Around 1995, after discussions with Ismail Manik, I demolished a run-down building on the block and built a two-storey structure costing Rufiya 650,000/- (approx. US$54,000). During that time Ismail Manik received Rf100,000/- (approx US$8,300) cash from me. From this money, Rf75,000/- was used to pay off a loan Ismail Manik had received from the Bank of Maldives.

Due to a downturn in my business in 1997, I arranged an overdraft from the State Bank (of India). As a guarantee, I needed to show that I had an agreement to rent the building for the next five years. So I prepared a written agreement in line with our verbal arrangement that I had the building for another five years. I also included a clause making the rent Rf1,500/- higher than we have previously agreed. The monthly rent for the last three years of the coming five year period was to be Rf10,000/-. This agreement was written for the bank, not because my father-in-law asked for it. I already had an arrangement under a verbal agreement to rent this building for the mentioned period. I did not include in the document the amount of money I had spent on this building and the cash he had received from me during the prior arrangement.

My father-in-law was married to a young woman from Kon'dey island (Huvadhu atoll,), and he was living in that island. For this reason the rent I paid for the building was received by one of Ismail Manik's children. My wife, Adeela Ismail, is his daughter. I also have the responsibility of transferring part of the rent to Ismail Manik's other children who are studying in India.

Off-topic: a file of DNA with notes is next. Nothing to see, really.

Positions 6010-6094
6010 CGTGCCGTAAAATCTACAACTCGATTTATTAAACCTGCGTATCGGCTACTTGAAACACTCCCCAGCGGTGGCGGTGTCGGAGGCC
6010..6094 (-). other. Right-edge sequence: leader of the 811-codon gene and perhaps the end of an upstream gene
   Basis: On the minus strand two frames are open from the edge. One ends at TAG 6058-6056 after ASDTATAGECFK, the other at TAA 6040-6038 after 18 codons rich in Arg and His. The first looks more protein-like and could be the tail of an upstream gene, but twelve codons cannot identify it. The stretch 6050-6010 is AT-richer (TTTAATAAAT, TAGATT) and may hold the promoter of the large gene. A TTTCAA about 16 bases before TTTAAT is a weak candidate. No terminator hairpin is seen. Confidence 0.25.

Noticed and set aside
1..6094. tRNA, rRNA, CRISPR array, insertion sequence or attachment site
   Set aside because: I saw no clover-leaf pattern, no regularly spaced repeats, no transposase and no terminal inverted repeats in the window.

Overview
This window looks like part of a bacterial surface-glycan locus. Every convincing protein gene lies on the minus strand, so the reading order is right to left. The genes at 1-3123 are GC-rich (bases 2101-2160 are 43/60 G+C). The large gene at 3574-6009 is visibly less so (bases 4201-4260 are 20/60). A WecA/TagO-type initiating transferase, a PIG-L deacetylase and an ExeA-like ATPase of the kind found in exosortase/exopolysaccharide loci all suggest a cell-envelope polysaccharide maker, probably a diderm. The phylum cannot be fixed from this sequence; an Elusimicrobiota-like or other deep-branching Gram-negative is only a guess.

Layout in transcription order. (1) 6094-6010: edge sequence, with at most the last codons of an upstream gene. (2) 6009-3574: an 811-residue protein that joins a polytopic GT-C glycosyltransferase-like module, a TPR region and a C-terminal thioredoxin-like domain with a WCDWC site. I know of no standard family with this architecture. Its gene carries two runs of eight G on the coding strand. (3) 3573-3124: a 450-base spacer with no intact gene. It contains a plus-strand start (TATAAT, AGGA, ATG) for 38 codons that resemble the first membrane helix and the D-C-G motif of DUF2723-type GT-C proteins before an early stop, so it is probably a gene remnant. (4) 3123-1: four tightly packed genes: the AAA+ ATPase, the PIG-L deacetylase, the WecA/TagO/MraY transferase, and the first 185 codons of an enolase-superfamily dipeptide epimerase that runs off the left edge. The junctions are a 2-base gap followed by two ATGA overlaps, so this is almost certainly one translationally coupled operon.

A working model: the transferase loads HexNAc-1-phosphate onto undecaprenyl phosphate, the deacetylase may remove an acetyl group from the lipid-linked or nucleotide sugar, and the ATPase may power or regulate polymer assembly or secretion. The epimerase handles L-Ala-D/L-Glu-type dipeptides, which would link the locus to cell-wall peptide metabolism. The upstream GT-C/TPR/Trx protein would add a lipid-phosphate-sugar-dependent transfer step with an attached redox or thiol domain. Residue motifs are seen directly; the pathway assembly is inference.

How the problem began
At the beginning of the year 1997, Ismail Manik asked me for an advance payment of Rf60,000/-. My intention was to pay him the money when the overdraft from the bank came through.

It was at this time that an employee of Muli-aage (the temporary President's Office in 1998), Ibrahim Ali, approached me and asked if I would rent my building. I explained to him that I had built the place for myself and couldn't rent it out. However, he contacted me again many times and repeatedly asked me to lease the building. I continued to refuse. Eventually he told me the person who was interested in renting the building was Honourable Ahmed Abdullah (Minister of Health) who wanted to use it as the printery and administrative office of his daily newspaper Miadhu.